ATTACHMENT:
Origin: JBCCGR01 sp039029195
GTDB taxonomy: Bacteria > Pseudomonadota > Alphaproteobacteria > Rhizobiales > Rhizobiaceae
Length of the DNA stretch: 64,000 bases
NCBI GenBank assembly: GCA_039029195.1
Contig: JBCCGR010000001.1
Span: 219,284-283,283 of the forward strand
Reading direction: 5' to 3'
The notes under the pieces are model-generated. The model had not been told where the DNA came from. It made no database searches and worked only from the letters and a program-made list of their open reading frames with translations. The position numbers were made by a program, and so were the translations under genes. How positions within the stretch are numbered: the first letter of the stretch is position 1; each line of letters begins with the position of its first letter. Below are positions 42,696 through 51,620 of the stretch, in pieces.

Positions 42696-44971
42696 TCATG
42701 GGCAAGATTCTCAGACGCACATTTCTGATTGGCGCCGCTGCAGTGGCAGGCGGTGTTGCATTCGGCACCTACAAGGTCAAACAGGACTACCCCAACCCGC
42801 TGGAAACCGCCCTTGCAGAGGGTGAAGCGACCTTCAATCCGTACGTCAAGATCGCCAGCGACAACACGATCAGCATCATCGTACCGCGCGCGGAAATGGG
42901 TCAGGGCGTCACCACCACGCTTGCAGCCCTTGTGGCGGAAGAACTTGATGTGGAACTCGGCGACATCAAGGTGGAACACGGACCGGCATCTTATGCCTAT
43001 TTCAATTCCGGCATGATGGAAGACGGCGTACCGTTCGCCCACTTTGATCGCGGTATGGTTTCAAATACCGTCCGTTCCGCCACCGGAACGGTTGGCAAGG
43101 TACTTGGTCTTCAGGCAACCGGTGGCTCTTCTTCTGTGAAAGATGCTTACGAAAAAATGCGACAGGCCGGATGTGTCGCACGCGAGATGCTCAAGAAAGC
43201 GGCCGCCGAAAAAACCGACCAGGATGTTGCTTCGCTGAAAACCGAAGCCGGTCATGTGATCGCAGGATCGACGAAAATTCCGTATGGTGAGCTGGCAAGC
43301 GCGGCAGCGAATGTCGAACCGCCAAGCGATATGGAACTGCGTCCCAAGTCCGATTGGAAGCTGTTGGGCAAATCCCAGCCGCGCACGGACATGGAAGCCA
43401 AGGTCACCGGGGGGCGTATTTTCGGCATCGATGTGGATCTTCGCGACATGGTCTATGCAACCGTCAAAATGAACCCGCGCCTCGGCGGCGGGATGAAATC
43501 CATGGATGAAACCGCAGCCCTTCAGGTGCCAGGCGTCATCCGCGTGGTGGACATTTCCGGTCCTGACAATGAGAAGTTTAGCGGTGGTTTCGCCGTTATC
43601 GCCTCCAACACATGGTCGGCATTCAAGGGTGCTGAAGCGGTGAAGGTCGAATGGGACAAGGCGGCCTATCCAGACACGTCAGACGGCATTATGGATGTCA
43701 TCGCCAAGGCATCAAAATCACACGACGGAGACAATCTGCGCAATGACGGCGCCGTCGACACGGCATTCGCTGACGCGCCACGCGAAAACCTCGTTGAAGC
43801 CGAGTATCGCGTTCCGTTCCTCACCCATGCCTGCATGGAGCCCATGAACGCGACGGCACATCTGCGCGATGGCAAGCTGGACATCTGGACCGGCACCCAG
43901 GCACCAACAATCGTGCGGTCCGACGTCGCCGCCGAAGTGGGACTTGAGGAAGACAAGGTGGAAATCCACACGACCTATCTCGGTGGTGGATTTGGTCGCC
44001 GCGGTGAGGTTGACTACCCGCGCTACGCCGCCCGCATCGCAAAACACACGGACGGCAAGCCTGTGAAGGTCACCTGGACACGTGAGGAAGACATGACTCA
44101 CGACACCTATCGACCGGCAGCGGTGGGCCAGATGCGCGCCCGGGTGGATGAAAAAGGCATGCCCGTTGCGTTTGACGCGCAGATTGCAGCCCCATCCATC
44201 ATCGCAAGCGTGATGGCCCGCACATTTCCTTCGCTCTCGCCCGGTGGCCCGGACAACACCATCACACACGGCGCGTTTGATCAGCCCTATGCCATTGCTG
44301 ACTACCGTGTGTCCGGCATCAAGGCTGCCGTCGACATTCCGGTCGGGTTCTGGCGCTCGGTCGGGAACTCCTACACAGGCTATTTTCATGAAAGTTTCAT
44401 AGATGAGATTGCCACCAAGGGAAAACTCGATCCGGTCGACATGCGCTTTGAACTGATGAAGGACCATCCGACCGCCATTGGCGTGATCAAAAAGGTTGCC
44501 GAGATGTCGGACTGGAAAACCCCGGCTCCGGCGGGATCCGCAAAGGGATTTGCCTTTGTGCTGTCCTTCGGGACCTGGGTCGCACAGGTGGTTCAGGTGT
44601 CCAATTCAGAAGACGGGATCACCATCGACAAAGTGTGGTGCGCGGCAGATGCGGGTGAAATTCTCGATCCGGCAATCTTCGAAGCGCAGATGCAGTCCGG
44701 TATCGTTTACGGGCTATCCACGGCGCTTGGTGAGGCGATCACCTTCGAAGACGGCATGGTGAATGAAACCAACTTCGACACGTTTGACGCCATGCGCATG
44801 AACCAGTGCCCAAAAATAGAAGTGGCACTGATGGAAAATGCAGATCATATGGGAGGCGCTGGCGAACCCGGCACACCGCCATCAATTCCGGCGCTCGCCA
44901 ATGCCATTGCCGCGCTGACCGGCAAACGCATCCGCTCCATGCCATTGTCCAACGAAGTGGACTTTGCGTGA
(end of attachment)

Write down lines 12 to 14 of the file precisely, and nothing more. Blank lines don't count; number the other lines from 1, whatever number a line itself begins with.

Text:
42801 TGGAAACCGCCCTTGCAGAGGGTGAAGCGACCTTCAATCCGTACGTCAAGATCGCCAGCGACAACACGATCAGCATCATCGTACCGCGCGCGGAAATGGG
42901 TCAGGGCGTCACCACCACGCTTGCAGCCCTTGTGGCGGAAGAACTTGATGTGGAACTCGGCGACATCAAGGTGGAACACGGACCGGCATCTTATGCCTAT
43001 TTCAATTCCGGCATGATGGAAGACGGCGTACCGTTCGCCCACTTTGATCGCGGTATGGTTTCAAATACCGTCCGTTCCGCCACCGGAACGGTTGGCAAGG